Wilson said he loves doing what he has been trained to do in a combat environment and wants the added responsibilities and bigger impact that comes along with being a SNCO.

“Not only is Wilson ready for the responsibilities of serving as a SNCO, he is already employed that way,” said Lt. Col. Joseph E. George, the commanding officer of HMM-266 and a Norfolk, Va., native. “As a crew chief, Wilson is as hard as nails. He runs circles around the Energizer bunny.  In our preparations for this deployment, we required quite a bit of training for new crew chiefs and aerial gunner observers. Wilson was the go to instructor for all of that training.  We deployed to Savannah, Ga., to use the gunnery ranges and then to Yuma, Ariz., for Exercise Desert Talon where we executed gunnery training, night vision goggles syllabus training and tactics training. He flew every day, he’s unstoppable.”

The quality assurance division is where the most experienced and senior SNCO typically serves in a squadron. 

“Since each one of the maintenance divisions are led by a SNCO, the QAR is responsible for inspecting their work and maintenance practices,” said George. “The QARs must be able to approach the SNCOIC to correct deficiencies and inspect for proper performance of maintenance actions.”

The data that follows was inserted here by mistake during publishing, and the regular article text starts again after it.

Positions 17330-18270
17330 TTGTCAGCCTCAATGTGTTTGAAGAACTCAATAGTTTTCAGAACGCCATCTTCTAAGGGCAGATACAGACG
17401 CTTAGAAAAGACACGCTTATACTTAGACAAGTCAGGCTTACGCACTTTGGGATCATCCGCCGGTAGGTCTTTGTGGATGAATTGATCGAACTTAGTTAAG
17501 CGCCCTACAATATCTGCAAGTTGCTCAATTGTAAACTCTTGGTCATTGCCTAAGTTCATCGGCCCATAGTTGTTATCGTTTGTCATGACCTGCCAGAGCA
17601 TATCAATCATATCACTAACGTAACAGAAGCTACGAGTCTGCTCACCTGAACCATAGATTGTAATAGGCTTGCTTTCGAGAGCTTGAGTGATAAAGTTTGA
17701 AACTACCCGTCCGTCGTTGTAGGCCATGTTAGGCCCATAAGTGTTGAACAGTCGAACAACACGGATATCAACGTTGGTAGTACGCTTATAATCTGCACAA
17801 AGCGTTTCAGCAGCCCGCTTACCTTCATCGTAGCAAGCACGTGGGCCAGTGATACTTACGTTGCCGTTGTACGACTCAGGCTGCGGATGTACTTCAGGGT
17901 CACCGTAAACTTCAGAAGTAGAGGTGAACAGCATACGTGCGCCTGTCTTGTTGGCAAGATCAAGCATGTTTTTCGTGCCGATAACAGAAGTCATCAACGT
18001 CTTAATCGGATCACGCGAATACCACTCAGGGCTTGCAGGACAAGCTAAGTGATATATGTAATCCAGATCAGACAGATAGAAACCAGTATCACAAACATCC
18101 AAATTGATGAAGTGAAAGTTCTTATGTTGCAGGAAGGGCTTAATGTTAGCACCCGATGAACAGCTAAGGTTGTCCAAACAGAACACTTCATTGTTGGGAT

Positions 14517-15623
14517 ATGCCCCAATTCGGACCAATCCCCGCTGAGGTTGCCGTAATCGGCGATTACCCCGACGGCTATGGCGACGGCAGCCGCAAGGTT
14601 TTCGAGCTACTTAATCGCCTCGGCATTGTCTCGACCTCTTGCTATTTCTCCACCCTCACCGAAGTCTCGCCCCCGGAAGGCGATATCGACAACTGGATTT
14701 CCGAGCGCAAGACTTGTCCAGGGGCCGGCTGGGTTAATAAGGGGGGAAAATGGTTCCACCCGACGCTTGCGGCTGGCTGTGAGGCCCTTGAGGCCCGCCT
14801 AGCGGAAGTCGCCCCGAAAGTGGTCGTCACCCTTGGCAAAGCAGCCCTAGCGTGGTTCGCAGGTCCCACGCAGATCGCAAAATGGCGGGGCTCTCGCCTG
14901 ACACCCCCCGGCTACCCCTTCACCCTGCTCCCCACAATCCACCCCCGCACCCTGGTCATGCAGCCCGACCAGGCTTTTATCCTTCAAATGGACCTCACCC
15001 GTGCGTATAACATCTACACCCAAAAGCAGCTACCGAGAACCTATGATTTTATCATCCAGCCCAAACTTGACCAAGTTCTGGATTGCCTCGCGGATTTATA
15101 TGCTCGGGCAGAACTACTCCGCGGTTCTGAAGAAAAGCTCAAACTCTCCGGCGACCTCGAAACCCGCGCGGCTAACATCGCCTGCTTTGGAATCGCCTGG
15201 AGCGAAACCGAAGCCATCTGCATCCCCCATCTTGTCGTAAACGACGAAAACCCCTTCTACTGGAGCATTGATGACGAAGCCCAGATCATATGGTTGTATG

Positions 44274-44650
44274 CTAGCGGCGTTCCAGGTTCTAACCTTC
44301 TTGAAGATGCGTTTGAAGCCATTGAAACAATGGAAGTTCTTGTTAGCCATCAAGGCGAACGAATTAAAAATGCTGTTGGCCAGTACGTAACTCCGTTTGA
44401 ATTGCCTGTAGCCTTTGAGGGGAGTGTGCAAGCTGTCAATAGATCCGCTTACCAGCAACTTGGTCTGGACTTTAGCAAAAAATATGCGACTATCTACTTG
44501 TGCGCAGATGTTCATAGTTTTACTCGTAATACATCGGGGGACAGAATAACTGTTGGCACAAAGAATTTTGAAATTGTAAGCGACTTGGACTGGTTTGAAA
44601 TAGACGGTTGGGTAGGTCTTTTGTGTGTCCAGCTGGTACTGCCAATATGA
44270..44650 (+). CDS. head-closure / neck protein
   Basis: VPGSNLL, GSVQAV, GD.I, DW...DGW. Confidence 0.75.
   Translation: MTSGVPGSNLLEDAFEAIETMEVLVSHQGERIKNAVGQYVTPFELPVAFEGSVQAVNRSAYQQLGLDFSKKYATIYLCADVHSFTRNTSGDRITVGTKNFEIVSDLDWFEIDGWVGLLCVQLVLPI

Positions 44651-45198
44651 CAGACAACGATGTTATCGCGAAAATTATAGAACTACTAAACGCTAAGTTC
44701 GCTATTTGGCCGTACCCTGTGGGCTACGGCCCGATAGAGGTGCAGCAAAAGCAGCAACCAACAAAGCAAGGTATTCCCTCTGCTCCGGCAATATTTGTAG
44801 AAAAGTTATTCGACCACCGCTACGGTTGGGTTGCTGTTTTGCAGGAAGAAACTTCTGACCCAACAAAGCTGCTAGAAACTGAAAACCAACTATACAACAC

Gunnery Sgt. Jeffrey Oakley, the quality assurance division chief with HMM-266, and an Orlando native, said Wilson is the type of Marine who leads by example and always strives to be the best at everything.

“Wilson representing HMM-266 for the MEF Meritorious Staff Sergeant Board was a no brainer,” said Oakley. “Not only does he already serve in a billet of a SNCO, he’s the one guy who always takes on the toughest of tasks. He is the only certified tail gunner weapons instructor trainer in our unit. He’s all about doing the right thing and leading from the front.”

Oakley said Wilson is a full systems QAR, meaning he is the guy you can ask the hardest questions for all aspects of maintenance, and he will find the answers.